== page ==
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Over the past week, I’ve had the fortune to play with both Microsoft’s Surface 2 and the Asus T100 Transformer Book. These are very similar devices — convertible laptops with detachable keyboards — except for one big and fundamentally life-altering difference: Where the Surface 2 is powered by Nvidia’s ARM-based Tegra 4 SoC, the Transformer Book has Intel’s x86 Bay Trail under the hood.
Over the past week, I’ve had the fortune to play with both Microsoft’s Surface 2 (which we'll have a review of very soon) and the Asus T100 Transformer Book. These are very similar devices – convertible laptops with detachable keyboards – except for one big and fundamentally life-altering difference: Where the Surface 2 is powered by Nvidia’s ARM-based Tegra 4 SoC, the Transformer Book has Intel’s x86 Bay Trail under the hood.
With Surface 2, everything has changed: This device offers significantly better performance and better battery life in a package that is better looking, thinner and lighter than that of its predecessor. But questions about the Windows RT platform remain. Is Surface 2 good enough to jumpstart Microsoft's Windows devices vision?
If you bought an original Surface tablet when it was first released in October 2012, you might have noticed that it did not have an Ethernet port. The tablet also didn't support any USB-based Ethernet adapters. There have been rumors that Microsoft was working on adding Ethernet drivers to Windows RT for the 8.1 release, but Microsoft never officially commented on those plans.
Nokia's new Windows RT tablet turns the Finnish handset maker into Microsoft's rival, but at least one Nokia partner says there's really no competition.
This past Tuesday, I announced my Microsoft-only experiment. My goal is to only use Microsoft devices for a week -- not easy for a Linux user -- and I have since followed through on that commitment. Armed with only a Surface 2 (Windows RT 8.1), Nokia Lumia 928 and a Windows 8.1 desktop, I managed to make the transition, although it was not all sunshine. More on that later.
Just recently, Nokia unveiled its first ever Windows RT 8.1 tablet, called the Lumia 2520. This device is a 10.1-inch Windows RT 8.1 tablet that features the same great Lumia design we have come to know and love with the Lumia Windows Phones. But why did Nokia decide to enter the tablet market? Well, simply put, because the time is ripe.
After the less-than-stellar debut of Windows RT last year, the subsequent cancellation of Samsung's Windows RT tablet, and Microsoft's $900 million Surface RT write-down, I honestly didn't expect another RT tablet from anyone other than Microsoft to be released, ever. However, earlier this week, Nokia announced its first Windows RT tablet, the Lumia 2520.
I am the sort of person who values a versatile device, that lends itself well both to productivity work and content consumption, in a portable package. In my opinion, Microsoft's Surface Pro 2 strikes the right balance and is definitely the tablet that I would buy if I were in the market for such a device. On the productivity side, it is an uncompromised machine that can run every piece of software that I want or need. Unquestionably, it puts Apple's new iPad Air to shame in this regard.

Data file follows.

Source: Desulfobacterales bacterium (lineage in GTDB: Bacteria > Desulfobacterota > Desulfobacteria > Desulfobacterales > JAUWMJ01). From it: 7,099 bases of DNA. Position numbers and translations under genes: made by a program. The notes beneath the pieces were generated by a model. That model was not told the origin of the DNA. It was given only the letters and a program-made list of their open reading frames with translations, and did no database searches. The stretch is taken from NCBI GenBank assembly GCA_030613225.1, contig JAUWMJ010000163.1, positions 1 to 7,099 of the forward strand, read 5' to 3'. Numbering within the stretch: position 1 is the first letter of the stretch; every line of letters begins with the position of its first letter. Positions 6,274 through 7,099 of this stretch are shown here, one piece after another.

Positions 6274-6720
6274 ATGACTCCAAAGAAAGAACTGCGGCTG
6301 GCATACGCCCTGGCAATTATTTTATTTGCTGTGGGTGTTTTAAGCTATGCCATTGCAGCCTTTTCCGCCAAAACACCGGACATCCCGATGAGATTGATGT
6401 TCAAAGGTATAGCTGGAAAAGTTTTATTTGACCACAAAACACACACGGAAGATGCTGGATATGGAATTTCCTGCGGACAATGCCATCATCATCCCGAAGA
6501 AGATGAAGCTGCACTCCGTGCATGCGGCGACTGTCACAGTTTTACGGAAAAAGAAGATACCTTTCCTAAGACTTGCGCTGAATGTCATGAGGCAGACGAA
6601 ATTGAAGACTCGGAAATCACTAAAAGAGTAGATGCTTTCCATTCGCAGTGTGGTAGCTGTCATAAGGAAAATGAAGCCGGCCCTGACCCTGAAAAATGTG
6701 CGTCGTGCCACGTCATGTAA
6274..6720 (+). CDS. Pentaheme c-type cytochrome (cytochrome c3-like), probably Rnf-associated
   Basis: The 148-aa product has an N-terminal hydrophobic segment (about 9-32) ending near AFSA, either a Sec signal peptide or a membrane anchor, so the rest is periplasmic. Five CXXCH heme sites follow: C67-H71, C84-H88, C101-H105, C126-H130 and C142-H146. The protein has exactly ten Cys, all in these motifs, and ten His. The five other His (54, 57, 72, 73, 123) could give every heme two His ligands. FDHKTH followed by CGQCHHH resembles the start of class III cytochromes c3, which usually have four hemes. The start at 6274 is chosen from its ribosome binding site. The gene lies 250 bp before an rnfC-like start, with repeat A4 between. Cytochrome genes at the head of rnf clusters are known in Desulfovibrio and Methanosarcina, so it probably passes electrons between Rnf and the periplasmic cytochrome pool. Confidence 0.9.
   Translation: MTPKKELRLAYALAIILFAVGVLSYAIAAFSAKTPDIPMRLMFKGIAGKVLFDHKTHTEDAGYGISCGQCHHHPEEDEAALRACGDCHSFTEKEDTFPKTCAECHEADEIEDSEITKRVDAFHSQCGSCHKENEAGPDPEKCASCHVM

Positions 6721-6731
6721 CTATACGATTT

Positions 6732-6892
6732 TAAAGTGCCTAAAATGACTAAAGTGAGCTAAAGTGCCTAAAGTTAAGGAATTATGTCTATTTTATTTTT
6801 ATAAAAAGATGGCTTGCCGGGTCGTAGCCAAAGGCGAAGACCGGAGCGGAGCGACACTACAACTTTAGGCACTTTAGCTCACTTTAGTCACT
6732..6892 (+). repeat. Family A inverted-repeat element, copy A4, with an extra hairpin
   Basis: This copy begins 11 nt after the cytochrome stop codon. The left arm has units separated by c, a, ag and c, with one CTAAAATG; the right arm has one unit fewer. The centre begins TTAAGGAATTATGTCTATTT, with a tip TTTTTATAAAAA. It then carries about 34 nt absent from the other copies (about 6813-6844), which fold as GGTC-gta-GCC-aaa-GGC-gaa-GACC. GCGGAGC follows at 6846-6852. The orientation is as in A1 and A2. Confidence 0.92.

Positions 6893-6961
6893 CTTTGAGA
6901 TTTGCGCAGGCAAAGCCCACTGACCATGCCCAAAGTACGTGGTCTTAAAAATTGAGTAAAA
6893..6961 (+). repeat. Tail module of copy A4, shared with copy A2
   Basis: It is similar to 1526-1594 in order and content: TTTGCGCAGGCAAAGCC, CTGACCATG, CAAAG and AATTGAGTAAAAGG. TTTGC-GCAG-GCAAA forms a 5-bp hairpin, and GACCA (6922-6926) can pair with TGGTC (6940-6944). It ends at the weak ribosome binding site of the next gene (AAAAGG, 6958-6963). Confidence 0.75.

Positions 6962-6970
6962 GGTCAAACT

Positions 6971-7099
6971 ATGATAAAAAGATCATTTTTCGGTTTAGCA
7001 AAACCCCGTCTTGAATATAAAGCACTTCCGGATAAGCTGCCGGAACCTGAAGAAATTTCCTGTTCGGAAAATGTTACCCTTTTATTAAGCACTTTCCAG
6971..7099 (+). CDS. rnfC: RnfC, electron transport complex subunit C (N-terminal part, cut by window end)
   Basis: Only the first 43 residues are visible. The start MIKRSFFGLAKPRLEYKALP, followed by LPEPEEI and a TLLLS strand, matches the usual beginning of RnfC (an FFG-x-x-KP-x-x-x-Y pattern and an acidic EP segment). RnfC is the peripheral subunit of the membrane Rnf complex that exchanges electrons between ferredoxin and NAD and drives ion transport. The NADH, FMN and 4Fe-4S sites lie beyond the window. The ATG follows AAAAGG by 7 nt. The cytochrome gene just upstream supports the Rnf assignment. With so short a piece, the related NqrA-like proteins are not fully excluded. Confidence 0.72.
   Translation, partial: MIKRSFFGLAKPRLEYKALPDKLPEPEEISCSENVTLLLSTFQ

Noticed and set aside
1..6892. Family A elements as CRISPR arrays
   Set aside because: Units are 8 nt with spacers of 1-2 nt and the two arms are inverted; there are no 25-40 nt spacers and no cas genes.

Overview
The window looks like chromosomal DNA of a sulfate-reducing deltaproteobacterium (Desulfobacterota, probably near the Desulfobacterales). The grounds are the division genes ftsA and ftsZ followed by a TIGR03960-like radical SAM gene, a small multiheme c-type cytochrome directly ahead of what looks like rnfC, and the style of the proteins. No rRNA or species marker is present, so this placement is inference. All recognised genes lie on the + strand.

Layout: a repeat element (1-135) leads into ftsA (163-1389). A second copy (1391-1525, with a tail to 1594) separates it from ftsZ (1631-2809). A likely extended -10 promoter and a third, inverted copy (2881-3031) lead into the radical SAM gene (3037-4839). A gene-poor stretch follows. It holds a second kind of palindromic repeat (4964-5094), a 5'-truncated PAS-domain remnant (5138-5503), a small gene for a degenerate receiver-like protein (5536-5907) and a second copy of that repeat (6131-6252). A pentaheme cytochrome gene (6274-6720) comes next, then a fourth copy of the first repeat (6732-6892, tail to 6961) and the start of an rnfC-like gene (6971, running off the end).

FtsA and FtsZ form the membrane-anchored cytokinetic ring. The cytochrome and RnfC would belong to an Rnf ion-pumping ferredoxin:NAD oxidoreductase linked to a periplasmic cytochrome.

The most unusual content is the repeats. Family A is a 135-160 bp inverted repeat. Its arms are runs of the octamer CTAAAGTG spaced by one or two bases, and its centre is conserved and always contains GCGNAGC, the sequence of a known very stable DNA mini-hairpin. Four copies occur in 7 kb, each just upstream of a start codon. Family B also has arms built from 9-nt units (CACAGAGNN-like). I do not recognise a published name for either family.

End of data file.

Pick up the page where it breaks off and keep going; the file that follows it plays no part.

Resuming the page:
Microsoft has plenty riding on its second-generation Windows RT tablet, the Surface 2. Its first iteration, the Surface RT, not only met with a fair amount of critical scorn, but sold so poorly that Microsoft was forced to take a $900 million write-off on unsold inventory -- an action that some observers believe contributed to Steve Ballmer's resignation.
As a geek, I like to reward those in the industry that try to be bold. That try to be different. That try to leave the beaten path. That look at the norm in the market, and decide to ignore it. Despite all its flaws, Microsoft did just that with its Metro user interface, incarnations of which are used on both Windows Phone and Windows 8.
The Surface 2 represents a fresh start for Microsoft’s tablet line. Sure, you could easily say that it’s the second installment of the Surface RT (now simply called Surface), but with a new marketing campaign, a new name (Microsoft has dropped the RT branding entirely), beefed up internals and an updated operating system, Surface 2 is almost entirely new in every way, shape and form.
So, Nokia has decided to jump into the tablet segment by officially unveiling the brand new Nokia Lumia 2520 as part of its multiple devices announcement over at Nokia World 2013 in Abu Dhabi yesterday. It is indeed one odd device due to the fact that it is running on Windows RT which is not popular among consumers, frankly speaking.
In February, Neowin reported that Microsoft rebranded its original Surface tablets, but it appears the branding changes aren’t over – Microsoft has now dropped the “RT” from its original Surface tablet’s name entirely.
Yes, Microsoft is supposed to acquire Nokia's Devices and Services unit in the first quarter of 2014, but before that happens the two companies are technically competitors. This fall, they will release the only two new Windows RT 8.1 tablets planned for 2013. Microsoft just launched the Surface 2 today and a few hours ago Nokia announced the long rumored Lumia 2520 for a release later this year.